All the music I heard up until I left Minnesota was... I didn't hear any folk music... I just heard Country and Western, rock and roll and polka music.
New York, 1965
Country music was roundly ignored by the record business until the mid-1920's, and even then it was considered outside the commercial mainstream, as was "race" or black music. Recording executives figured... that neither blacks nor hillbillies were likely to buy large quantities of records, and few urban whites were interested in anything so alien.
But radio almost killed off the record business in the mid-1920's.... Suddenly, the record companies had to become creative to survive, and they stumbled onto the idea of producing records in small quantities for limited audiences -- like blacks and hillbillies -- who weren't able to hear much of their favorite music on the radio. One of the earliest to realize this was Ralph Peer, of Okeh and then Victor Records, who at first didn't care for the music as much as for the market potential.... On one of his periodic talent hunts, he held auditions in the sleepy town of Bristol on the Virginia-Tennessee border and discovered both the Carter Family and Jimmie Rodgers, who, between them, would transform country music from something Grandpa did on the back porch into a huge business....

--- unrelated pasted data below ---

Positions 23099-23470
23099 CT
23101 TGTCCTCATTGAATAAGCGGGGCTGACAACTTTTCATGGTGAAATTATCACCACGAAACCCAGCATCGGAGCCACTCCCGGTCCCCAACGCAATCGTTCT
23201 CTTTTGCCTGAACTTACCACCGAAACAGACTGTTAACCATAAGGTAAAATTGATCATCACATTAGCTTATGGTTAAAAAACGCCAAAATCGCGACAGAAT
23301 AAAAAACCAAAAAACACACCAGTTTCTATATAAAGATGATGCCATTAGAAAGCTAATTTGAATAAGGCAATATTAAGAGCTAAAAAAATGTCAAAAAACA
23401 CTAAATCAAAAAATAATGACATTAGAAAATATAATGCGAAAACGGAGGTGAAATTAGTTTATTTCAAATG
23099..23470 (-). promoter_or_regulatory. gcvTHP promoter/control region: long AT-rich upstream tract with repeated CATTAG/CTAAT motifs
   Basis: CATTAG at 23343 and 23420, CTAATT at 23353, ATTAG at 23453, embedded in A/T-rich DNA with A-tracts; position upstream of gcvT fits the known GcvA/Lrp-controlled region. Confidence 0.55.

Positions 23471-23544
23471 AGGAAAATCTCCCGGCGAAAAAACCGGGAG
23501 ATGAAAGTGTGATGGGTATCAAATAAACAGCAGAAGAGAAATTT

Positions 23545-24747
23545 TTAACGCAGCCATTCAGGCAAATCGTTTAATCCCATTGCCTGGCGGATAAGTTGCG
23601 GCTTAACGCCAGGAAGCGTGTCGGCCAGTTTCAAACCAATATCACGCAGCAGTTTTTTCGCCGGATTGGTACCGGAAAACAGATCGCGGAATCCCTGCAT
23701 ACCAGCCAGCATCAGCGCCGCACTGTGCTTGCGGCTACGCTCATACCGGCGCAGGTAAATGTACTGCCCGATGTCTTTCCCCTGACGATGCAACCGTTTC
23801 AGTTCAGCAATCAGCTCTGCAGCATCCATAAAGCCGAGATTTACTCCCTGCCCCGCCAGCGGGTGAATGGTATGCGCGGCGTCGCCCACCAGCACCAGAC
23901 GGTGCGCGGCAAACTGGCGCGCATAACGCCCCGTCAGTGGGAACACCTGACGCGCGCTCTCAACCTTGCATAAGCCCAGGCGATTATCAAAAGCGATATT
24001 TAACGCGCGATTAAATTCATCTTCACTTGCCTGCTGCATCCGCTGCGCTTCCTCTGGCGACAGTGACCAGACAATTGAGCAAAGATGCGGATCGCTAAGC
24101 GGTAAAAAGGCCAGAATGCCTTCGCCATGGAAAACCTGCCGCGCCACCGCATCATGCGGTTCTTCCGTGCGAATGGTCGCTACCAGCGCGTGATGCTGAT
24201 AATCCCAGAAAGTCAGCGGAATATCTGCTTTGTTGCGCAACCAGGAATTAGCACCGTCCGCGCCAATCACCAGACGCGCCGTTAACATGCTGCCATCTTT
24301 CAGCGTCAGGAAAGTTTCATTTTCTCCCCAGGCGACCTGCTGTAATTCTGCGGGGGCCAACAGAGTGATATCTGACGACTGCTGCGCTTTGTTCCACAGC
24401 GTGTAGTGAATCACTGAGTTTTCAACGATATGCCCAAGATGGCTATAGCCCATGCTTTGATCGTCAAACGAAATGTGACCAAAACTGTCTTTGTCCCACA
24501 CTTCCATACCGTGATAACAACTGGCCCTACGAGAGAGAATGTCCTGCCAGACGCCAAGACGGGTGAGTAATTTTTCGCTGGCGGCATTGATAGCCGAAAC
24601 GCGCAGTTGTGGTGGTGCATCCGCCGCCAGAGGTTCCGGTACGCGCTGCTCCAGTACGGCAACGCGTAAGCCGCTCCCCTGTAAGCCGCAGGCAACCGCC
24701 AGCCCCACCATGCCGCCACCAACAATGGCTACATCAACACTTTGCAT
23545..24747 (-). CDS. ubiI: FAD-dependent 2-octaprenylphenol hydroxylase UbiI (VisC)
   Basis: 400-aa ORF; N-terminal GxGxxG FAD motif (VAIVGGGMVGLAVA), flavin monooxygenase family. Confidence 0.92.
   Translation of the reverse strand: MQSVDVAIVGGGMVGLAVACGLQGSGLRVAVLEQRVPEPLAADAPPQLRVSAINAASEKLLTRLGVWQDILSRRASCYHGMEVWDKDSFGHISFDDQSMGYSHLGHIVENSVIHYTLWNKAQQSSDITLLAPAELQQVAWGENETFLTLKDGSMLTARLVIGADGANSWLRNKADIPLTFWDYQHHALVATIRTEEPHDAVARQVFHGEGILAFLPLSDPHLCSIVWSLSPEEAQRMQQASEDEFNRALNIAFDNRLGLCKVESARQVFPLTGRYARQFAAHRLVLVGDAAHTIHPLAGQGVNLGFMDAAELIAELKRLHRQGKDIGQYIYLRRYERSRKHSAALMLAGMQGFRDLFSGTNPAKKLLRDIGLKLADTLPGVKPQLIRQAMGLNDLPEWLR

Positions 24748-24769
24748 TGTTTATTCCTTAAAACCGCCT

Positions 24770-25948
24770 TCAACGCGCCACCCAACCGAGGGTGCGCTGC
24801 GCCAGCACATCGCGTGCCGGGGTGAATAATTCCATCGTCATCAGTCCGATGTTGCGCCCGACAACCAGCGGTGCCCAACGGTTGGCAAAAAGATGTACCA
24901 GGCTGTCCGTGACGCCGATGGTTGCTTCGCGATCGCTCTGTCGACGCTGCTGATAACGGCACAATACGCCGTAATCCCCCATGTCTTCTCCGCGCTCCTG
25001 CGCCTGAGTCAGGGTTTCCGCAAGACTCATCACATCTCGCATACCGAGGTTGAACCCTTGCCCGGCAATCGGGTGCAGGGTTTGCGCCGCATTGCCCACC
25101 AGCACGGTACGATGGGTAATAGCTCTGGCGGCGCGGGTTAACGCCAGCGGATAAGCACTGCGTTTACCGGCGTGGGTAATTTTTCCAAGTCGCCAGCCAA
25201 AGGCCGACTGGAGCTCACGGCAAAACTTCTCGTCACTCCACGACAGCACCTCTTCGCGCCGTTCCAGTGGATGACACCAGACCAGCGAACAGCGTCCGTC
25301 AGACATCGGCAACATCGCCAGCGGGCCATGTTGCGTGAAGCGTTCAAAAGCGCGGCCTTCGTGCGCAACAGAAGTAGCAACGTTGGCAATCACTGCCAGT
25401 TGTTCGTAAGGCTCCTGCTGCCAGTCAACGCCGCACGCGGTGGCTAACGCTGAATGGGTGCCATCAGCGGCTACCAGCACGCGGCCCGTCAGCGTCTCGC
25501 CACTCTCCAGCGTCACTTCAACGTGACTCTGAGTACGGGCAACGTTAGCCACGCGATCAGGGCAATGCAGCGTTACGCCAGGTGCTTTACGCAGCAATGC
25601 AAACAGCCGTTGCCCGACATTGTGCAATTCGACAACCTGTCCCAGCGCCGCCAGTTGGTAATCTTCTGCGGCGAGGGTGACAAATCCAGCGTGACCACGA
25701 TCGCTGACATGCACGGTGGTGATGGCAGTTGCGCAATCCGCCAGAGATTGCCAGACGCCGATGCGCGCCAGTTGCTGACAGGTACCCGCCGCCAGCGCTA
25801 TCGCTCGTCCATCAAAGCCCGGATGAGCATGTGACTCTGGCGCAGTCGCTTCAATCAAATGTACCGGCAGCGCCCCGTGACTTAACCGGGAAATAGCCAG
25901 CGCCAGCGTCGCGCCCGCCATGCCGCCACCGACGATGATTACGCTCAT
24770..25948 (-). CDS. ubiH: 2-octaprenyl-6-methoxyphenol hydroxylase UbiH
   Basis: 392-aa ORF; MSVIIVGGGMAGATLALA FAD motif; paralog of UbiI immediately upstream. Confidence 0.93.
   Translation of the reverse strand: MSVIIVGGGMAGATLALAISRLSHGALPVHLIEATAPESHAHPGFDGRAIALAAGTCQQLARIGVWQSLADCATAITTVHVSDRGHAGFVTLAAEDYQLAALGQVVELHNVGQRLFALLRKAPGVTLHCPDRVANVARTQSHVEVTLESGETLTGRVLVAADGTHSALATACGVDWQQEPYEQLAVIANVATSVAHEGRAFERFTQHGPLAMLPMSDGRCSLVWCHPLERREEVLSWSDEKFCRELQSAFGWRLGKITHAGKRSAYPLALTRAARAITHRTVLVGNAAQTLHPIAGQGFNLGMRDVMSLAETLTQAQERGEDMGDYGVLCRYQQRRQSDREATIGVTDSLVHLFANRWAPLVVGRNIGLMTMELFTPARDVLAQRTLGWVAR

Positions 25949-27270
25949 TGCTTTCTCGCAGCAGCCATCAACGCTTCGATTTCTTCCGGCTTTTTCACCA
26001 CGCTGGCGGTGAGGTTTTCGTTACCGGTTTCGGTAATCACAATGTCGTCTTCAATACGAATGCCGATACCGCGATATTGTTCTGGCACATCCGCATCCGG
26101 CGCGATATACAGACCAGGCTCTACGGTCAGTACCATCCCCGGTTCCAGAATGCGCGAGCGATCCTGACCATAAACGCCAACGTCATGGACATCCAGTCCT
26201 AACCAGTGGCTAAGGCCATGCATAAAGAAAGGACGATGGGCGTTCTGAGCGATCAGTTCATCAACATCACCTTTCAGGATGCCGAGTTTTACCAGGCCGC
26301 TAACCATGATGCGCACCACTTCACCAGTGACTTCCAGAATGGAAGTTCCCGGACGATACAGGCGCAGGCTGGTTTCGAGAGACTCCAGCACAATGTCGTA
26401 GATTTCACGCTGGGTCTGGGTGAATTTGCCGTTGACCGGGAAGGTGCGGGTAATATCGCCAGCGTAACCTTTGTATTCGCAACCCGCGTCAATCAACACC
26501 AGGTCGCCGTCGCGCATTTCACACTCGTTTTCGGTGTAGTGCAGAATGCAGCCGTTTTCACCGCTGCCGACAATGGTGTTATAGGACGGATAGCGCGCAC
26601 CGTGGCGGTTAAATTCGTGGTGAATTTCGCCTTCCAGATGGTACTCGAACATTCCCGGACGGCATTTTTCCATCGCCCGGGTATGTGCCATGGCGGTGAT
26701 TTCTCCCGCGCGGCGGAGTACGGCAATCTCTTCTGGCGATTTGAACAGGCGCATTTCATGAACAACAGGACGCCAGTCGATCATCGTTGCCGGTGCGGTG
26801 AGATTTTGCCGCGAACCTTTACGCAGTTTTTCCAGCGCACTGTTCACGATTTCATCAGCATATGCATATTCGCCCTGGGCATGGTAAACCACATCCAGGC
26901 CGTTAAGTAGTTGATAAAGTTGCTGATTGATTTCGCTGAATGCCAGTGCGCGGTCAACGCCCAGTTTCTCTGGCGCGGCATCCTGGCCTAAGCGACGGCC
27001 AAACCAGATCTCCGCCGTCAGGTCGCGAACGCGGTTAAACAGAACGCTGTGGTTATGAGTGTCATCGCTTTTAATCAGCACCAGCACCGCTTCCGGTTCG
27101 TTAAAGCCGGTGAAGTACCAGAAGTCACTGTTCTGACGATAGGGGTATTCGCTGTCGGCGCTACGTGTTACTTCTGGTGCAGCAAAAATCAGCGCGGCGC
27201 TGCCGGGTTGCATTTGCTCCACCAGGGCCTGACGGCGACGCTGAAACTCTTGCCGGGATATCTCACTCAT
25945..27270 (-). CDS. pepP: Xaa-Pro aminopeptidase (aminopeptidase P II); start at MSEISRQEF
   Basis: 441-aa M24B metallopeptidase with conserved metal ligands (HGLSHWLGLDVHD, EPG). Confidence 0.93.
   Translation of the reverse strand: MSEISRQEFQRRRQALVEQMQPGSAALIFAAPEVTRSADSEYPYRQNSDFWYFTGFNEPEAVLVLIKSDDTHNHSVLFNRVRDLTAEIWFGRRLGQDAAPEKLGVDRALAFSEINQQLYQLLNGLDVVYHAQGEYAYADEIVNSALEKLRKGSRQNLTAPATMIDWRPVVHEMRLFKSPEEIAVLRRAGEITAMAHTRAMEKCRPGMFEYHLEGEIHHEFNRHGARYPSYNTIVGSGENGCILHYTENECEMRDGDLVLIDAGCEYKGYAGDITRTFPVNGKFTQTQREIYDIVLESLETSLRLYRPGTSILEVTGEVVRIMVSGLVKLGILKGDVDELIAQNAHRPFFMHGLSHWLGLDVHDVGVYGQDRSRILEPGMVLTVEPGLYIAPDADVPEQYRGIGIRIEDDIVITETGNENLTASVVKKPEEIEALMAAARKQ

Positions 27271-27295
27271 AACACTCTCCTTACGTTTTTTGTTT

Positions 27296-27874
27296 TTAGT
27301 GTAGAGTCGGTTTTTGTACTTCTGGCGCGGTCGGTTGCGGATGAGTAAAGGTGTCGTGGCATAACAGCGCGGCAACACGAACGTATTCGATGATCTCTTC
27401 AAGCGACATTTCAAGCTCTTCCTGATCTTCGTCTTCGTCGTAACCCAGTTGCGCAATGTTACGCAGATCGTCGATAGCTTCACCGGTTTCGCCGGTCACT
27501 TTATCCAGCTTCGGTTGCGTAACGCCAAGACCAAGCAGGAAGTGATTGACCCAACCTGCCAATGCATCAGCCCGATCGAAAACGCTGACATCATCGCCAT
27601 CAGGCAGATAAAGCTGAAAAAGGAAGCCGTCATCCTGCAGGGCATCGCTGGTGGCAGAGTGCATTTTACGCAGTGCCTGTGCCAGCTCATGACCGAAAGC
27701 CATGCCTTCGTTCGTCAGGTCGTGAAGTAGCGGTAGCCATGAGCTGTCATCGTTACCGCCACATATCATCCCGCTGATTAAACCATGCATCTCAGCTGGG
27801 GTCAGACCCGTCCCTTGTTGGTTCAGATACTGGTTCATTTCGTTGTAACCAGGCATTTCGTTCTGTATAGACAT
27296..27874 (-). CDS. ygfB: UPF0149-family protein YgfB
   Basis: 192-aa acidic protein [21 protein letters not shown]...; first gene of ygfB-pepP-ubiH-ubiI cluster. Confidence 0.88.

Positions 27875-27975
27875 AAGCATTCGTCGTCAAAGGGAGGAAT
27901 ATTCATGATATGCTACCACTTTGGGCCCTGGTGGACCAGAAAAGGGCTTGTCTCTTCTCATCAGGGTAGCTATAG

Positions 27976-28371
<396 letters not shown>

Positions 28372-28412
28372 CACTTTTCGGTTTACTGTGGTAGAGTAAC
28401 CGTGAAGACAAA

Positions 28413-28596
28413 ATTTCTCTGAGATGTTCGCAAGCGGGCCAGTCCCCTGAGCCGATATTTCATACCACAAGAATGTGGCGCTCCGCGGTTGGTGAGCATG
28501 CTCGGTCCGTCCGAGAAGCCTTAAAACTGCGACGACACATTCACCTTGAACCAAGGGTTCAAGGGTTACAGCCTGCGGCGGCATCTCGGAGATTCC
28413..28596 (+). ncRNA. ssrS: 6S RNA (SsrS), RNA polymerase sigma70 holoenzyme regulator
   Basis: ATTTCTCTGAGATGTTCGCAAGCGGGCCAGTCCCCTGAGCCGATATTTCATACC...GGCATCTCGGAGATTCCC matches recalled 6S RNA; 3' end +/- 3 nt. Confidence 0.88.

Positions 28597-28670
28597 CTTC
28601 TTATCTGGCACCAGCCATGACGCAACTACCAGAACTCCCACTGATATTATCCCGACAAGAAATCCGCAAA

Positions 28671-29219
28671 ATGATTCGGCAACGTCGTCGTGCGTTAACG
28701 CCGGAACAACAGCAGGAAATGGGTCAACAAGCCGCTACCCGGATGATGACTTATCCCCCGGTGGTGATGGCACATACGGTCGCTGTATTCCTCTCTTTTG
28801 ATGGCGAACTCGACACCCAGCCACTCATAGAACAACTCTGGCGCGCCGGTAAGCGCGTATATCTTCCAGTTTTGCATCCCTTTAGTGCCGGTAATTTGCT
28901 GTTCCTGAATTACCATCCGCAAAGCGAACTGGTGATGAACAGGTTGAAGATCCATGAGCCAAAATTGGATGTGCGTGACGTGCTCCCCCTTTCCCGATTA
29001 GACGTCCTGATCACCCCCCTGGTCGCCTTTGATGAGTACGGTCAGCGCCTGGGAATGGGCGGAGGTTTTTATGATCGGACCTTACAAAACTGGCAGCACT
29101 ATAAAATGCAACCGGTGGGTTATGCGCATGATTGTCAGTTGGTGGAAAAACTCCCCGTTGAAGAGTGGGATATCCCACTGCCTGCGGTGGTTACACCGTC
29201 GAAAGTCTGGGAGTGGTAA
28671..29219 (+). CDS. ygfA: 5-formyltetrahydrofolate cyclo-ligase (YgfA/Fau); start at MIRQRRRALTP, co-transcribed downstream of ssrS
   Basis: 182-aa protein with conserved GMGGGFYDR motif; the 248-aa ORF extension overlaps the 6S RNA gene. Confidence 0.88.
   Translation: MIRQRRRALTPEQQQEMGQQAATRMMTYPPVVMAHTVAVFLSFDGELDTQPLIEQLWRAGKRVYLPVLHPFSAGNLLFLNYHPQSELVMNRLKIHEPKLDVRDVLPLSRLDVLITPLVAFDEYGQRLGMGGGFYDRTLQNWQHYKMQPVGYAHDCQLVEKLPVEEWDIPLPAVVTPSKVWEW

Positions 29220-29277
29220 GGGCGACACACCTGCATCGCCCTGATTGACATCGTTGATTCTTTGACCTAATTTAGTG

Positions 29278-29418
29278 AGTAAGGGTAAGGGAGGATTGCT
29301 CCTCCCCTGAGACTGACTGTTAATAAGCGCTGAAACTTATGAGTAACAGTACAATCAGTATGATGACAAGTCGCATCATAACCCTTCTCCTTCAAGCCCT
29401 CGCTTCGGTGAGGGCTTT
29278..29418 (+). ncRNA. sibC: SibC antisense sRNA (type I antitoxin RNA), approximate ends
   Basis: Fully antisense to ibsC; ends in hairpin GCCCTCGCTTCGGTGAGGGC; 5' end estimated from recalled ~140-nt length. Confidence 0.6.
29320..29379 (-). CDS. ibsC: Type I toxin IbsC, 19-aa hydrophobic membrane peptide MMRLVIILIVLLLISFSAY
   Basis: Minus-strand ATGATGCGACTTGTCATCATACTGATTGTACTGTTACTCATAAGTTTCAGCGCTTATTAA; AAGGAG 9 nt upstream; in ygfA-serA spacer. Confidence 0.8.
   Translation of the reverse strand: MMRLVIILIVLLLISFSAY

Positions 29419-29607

Joe Klein, Woody Guthrie -- A Life, London, 1981, p. 57.
Anyway, from Odetta, I went to Harry Belafonte, The Kingston Trio, little by little uncovering more as I went along. Finally, I was doing nothing but Carter Family and Jesse Fuller songs.
Are you one of the great white blues singers?
Probably not... if that's a category. Who wants to be called that? Jimmie Rodgers was that, if anything. People call him a white blues singer.
New York, 1989
"LONE PILGRIM" is from an old Doc Watson record. what attracts me to the song is how the lunacy of trying to fool the self is set aside at some given point. salvation & the needs of mankind are prominent & hegemony takes a breathing spell.
WORLD GONE WRONG liner notes, 1993
I started singing... when I was about ten -- ten or eleven -- and started out just country and western -- Hank Williams, Lefty Frizzell kind of things.
Bronstein Interview, Montreal, Feb 20, 1966.